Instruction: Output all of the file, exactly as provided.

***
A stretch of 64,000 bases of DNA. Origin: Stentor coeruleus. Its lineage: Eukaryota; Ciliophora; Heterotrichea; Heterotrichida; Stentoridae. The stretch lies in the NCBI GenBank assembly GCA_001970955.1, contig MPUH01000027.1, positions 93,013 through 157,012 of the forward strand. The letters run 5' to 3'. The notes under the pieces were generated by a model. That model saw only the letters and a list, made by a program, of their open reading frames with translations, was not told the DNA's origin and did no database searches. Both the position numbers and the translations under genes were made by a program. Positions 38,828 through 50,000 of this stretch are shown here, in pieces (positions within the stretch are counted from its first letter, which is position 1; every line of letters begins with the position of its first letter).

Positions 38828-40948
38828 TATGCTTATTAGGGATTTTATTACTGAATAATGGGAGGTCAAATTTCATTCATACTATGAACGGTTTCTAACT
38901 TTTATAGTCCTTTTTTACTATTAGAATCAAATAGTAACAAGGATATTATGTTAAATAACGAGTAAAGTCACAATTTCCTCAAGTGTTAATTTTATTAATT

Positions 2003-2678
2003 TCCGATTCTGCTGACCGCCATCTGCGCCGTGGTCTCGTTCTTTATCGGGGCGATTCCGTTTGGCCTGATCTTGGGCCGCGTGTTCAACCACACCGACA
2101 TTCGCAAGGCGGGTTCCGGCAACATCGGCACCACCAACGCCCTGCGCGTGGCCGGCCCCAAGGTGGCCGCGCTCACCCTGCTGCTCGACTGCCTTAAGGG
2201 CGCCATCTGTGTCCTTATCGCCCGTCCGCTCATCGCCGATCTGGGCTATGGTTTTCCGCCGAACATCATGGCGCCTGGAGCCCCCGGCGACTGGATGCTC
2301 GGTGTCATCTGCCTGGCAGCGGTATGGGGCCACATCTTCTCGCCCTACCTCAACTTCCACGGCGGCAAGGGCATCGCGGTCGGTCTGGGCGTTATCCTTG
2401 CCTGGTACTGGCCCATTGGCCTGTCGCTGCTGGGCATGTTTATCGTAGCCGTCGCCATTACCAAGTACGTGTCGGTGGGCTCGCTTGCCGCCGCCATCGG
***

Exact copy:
A stretch of 64,000 bases of DNA. Origin: Stentor coeruleus. Its lineage: Eukaryota; Ciliophora; Heterotrichea; Heterotrichida; Stentoridae. The stretch lies in the NCBI GenBank assembly GCA_001970955.1, contig MPUH01000027.1, positions 93,013 through 157,012 of the forward strand. The letters run 5' to 3'. The notes under the pieces were generated by a model. That model saw only the letters and a list, made by a program, of their open reading frames with translations, was not told the DNA's origin and did no database searches. Both the position numbers and the translations under genes were made by a program. Positions 38,828 through 50,000 of this stretch are shown here, in pieces (positions within the stretch are counted from its first letter, which is position 1; every line of letters begins with the position of its first letter).

Positions 38828-40948
38828 TATGCTTATTAGGGATTTTATTACTGAATAATGGGAGGTCAAATTTCATTCATACTATGAACGGTTTCTAACT
38901 TTTATAGTCCTTTTTTACTATTAGAATCAAATAGTAACAAGGATATTATGTTAAATAACGAGTAAAGTCACAATTTCCTCAAGTGTTAATTTTATTAATT

Positions 2003-2678
2003 TCCGATTCTGCTGACCGCCATCTGCGCCGTGGTCTCGTTCTTTATCGGGGCGATTCCGTTTGGCCTGATCTTGGGCCGCGTGTTCAACCACACCGACA
2101 TTCGCAAGGCGGGTTCCGGCAACATCGGCACCACCAACGCCCTGCGCGTGGCCGGCCCCAAGGTGGCCGCGCTCACCCTGCTGCTCGACTGCCTTAAGGG
2201 CGCCATCTGTGTCCTTATCGCCCGTCCGCTCATCGCCGATCTGGGCTATGGTTTTCCGCCGAACATCATGGCGCCTGGAGCCCCCGGCGACTGGATGCTC
2301 GGTGTCATCTGCCTGGCAGCGGTATGGGGCCACATCTTCTCGCCCTACCTCAACTTCCACGGCGGCAAGGGCATCGCGGTCGGTCTGGGCGTTATCCTTG
2401 CCTGGTACTGGCCCATTGGCCTGTCGCTGCTGGGCATGTTTATCGTAGCCGTCGCCATTACCAAGTACGTGTCGGTGGGCTCGCTTGCCGCCGCCATCGG